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Tuesday, October 1, 2013

Best Question Never Asked

“I’ve never heard that question before!”  I said to Linda.  Stars, the bright early evening ones, seemed to illuminate the wall behind our chairs on the west porch.  Or maybe that was just our happy hour red wine.  “I don’t mean just from you,” I continued.    “I’ve never heard that question before from anyone in my entire life.”   And it was such a good question, a question so fundamental to the fate of humanity that I could hardly believe I’d never heard it. 

“I have no idea what the answer is, “ said Linda.  “I’m not sure there is one.  But maybe that’s just cynical me.” 

Well an answer was certainly stirring within me.   And while it incubated (I have a lot of introvert in me) I told Linda how lucky I feel.  “I wonder if it’s the Land, “ I said.  “Maybe your connection to the Land inspired such a uniquely visionary question?”

Whatever the cause, Linda’s visionary question was this:  “What is our purpose in this world?” 

By ‘our’ she meant not Linda and I, but humanity.  “What good are we really?”  This last rephrasing, she admitted, came from her cynical side because frankly she couldn’t see anything we’re doing that’s particularly good.   We’re good at taking from the world.  When someone asks ‘what is the purpose of bees?’ what they really mean is ‘in what way do bees serve humanity?’ Thus the answer must be ‘they pollinate much of our food’.  Ours is a dualistic, selfish, humanity-first approach, which ironically isn’t well-serving humanity either, except for making more of us.   

“There are many, many individuals doing their best,” she admitted.  And many individuals striving, best they can, toward their own purpose.  But she saw little evidence of any jointly shared binding purpose that moved the world forward to a better place.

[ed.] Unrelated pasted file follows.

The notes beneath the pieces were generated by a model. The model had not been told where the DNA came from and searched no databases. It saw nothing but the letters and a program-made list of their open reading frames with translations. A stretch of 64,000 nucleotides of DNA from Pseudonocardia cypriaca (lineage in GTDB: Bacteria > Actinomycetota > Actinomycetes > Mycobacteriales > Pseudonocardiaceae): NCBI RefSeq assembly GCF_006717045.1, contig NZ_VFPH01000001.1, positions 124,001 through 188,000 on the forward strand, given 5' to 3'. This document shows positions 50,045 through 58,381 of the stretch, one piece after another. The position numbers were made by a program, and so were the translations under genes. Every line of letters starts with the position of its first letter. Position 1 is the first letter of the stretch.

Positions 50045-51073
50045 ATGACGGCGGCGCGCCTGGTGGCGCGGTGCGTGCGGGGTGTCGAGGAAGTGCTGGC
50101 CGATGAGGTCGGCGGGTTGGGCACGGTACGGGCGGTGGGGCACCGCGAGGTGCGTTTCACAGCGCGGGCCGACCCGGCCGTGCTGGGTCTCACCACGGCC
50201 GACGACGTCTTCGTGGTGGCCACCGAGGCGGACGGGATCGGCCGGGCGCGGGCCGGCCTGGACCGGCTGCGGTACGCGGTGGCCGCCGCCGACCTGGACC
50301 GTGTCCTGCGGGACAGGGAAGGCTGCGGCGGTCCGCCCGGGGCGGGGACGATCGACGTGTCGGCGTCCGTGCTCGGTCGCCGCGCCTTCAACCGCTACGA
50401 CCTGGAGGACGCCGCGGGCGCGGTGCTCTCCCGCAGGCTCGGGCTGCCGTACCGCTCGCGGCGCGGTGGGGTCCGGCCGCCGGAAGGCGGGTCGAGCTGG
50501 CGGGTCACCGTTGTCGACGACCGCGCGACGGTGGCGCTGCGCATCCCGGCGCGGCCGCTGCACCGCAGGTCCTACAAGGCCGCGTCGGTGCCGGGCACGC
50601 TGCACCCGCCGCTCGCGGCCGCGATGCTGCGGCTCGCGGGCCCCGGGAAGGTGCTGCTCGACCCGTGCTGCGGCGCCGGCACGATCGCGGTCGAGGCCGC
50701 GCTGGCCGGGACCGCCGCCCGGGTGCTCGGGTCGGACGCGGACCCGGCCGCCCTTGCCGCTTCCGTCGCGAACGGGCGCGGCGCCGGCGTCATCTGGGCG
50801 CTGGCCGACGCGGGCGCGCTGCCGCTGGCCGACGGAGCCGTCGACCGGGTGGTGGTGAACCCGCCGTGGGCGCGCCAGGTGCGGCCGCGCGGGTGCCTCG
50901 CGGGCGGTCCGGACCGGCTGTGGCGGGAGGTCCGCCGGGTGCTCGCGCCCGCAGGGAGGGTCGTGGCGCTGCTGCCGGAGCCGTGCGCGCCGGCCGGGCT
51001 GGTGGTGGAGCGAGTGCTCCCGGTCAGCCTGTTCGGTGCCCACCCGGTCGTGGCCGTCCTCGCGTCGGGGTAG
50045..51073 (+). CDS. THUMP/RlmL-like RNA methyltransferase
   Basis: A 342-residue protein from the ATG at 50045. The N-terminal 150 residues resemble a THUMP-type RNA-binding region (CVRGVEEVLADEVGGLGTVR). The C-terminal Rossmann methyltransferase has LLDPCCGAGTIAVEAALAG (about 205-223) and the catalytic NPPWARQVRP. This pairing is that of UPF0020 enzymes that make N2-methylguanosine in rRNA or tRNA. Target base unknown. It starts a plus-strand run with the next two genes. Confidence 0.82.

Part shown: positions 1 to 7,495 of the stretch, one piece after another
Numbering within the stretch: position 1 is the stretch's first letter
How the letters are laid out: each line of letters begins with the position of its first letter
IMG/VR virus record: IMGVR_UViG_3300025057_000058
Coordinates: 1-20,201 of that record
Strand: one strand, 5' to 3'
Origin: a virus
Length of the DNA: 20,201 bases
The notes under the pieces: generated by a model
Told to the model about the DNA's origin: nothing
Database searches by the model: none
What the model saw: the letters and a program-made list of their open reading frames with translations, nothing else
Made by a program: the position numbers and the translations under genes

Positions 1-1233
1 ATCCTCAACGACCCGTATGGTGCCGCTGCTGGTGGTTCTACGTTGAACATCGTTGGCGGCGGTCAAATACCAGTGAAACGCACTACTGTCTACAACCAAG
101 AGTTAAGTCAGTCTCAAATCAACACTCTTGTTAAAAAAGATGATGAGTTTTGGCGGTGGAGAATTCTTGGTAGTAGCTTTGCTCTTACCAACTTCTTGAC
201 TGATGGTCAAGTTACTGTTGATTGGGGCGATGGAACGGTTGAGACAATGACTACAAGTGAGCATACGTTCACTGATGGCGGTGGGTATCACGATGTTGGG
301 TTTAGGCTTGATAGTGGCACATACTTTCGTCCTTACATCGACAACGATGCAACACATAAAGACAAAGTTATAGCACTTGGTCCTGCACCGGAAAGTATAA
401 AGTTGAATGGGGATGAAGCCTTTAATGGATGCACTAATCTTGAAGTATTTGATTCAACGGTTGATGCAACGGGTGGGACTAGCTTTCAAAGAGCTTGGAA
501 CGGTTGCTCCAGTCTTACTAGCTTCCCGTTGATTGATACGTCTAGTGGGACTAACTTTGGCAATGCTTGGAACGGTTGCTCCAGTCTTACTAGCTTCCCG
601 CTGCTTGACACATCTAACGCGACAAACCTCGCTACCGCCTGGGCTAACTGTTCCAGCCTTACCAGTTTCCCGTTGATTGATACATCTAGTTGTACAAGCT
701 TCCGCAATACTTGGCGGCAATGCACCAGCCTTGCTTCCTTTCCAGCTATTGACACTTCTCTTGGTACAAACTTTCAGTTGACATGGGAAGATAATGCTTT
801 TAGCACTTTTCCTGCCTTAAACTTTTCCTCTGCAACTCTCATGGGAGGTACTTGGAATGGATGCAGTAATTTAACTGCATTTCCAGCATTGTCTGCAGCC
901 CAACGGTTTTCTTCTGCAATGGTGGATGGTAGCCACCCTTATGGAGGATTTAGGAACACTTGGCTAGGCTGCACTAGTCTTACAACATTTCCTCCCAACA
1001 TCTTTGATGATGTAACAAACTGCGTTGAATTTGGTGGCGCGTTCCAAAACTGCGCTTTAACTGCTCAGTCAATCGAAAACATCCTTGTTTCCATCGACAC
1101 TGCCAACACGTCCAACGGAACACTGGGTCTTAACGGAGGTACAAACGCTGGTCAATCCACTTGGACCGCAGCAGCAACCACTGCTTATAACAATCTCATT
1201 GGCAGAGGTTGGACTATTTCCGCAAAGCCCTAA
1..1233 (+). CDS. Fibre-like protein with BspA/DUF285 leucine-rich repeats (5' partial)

Maybe it was the stars, maybe the wine, but for whatever reason I wasn’t feeling nearly so cynical.  Not only that, but long before Venus set, my introvert completed his incubation.   How arrogantly preposterous to believe I could answer her ‘meaning of life’ question.  Not matter!  I was ready to share.    But now as I type, the sun outshines the stars and there is no wine within reach.  So while I sit here and feel shy about my answer, perhaps you could ponder the question.  What would you say is the purpose of humanity?  What should or could humanity contribute to the betterment of the world?  And if you dare, leave your answer in the comment.

“Consciousness!”  I said.  “The world gifted us with a level of consciousness as never before.  So maybe humanity gives the world the gift of consciousness, the ability to ponder itself and its connection to the universe.”

“What good would that be?” said Linda.  “What good has our consciousness been?”  

“I’m not sure,” I replied.  “It could very well be that consciousness will be deemed yet another of the world’s experimental failures and soon terminated.  But perhaps not.  Perhaps the world will harvest an amazing reward one day.  My small mind can’t know what that reward might be.  But the earth is genius, in so many ways.  I just wonder what she could do if we helped her grow her consciousness?” 

We sipped.  We gazed at the stars gazing back at us.  A heady conversation?  Yes!  And that’s a good thing.  Maybe even an essential thing.

So why am I telling you all this?  After all, what I’d really like to do is have the conversation with you, not type it. 

What I’m really sharing is this.  The Land and Home the Land Built are changing us, shaping us into…into something quite different than what we were.   Linda just asked a question not only ask-able in our former life, but unthinkable.  And then, under the gaze of the universe, we allowed ourselves the luxury of actually engaging the question. 



  1. Replies
    1. So true! Even our cats meow when Linda sings loudly. In fact, music is one gift humanity gives that is rarely harmful, often good and occasionally heavenly.